Geography of Pennsylvania
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The Geography of Pennsylvania varies from sea level marine estuary to mountainous plateau, is significant for its natural resources and ports, and is notable for its role in the history of the United States.
Pennsylvania's nickname, the Keystone State, derives from the fact that the state forms a geographic bridge both between the Northeastern states and the Southern states, and between the Atlantic seaboard and the Midwest. Also, the title of "Keystone" is for the importance of Pennsylvania to the entire U.S. It even has a toehold on the Great Lakes, with the Erie triangle. It is bordered on the north and northeast by New York; on the east by New Jersey; on the south by Delaware, Maryland, and West Virginia; on the west by Ohio; and on the northwest by Lake Erie. It has a small border on Lake Erie with Canada. The Delaware, Susquehanna, Monongahela, Allegheny, and Ohio rivers are the major rivers of the state. The Lehigh River, the Toughener River and Oil Creek are smaller rivers which have played an important role in the development of the state. It is one of the thirteen U.S. states that share a border with Canada.
Pennsylvania is 180 miles (290 km) north to south and 310 miles (500 km) east to west. The total land area is 44,817 square miles (116,080 km2)—739,200 acres (2,991 km2) of which are bodies of water. It is the 33rd largest state in the United States. The highest point of 3,213 feet (979 m) above sea level is at Mount Davis. Its lowest point is at sea level on the Delaware River. Pennsylvania is in the Eastern time zone.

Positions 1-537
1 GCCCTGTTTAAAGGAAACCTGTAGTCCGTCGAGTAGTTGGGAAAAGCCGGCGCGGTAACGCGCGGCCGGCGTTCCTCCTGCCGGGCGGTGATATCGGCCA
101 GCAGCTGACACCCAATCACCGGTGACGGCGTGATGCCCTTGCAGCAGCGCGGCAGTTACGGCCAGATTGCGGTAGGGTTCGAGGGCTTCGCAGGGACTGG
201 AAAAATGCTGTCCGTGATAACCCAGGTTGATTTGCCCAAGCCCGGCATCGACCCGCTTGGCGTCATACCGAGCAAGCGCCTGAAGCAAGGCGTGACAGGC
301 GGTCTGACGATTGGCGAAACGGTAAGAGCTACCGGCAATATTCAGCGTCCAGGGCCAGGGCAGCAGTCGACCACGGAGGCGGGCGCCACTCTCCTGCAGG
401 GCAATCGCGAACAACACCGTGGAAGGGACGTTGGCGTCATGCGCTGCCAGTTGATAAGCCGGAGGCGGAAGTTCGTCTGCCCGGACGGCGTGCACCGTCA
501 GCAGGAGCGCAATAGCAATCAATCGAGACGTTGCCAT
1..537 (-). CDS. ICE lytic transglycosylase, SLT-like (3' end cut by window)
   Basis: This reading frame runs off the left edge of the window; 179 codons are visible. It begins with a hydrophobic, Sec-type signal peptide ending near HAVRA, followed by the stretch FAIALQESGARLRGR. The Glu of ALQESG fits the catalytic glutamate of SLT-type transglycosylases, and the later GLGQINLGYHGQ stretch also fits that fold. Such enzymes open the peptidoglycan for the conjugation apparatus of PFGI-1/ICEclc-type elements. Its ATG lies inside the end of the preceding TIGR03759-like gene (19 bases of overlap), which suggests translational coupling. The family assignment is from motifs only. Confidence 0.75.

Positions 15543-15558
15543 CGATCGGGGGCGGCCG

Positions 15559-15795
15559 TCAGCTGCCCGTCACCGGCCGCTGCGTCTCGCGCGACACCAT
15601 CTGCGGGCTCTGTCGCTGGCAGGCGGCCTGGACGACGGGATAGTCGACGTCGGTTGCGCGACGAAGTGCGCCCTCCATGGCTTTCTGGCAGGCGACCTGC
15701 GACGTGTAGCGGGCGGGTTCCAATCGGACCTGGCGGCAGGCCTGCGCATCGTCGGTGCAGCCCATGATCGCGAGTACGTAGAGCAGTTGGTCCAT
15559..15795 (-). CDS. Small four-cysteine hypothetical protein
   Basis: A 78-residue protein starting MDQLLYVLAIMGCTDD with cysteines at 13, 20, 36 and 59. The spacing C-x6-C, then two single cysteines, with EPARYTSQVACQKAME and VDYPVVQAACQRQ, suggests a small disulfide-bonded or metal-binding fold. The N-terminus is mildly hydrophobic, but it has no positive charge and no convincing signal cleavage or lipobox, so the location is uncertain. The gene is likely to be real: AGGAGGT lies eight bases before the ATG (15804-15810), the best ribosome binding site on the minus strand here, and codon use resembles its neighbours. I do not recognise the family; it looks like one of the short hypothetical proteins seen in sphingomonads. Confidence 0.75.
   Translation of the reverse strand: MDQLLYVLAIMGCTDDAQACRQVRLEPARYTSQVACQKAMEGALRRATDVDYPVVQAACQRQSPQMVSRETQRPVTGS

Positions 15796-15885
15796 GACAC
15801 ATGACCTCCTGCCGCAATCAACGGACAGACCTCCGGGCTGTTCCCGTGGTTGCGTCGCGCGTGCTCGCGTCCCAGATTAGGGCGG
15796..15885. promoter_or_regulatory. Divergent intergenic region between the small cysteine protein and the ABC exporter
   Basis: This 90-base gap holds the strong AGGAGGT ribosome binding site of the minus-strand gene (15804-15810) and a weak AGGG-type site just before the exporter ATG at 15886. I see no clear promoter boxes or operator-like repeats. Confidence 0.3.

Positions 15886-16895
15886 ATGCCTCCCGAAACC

The Pennsylvania Dutch regionEdit
The Pennsylvania Dutch region in south-central Pennsylvania is a favorite for sightseers. The Pennsylvania Dutch, including the Old Order Amish, the Old Order Mennonites and at least 15 other sects, are common in the rural areas around the cities of Lancaster, York, and Harrisburg, with smaller numbers extending northeast to the Lehigh Valley and up the Susquehanna River valley. (There are actually more Old Order Amish in Holmes County, Ohio, and there are plain sect communities in at least 47 states, but many Mennonites remain, particularly in Lancaster County.) Some adherents eschew modern conveniences and use horse-drawn farming equipment and carriages, while others are virtually indistinguishable from non-Amish or Mennonites. Descendants of the plain sect immigrants who do not practice the faith may refer to themselves as Pennsylvania Germans.
Despite the name, the people are not from the Netherlands, but rather are from various parts of southwest Germany, Alsace and Switzerland. The word "Dutch" here is left over from the actual German word for "Germany" (deutschland) which once referred to the entire West Germanic dialect continuum. It is also often thought to be a corruption of the German word for 'German,' which is "Deutsch." As one might imagine, a Pennsylvania Dutch settler would have been asked what nationality he was. His reply, in German, would have been "Deutsch," which was misunderstood as 'Dutch.'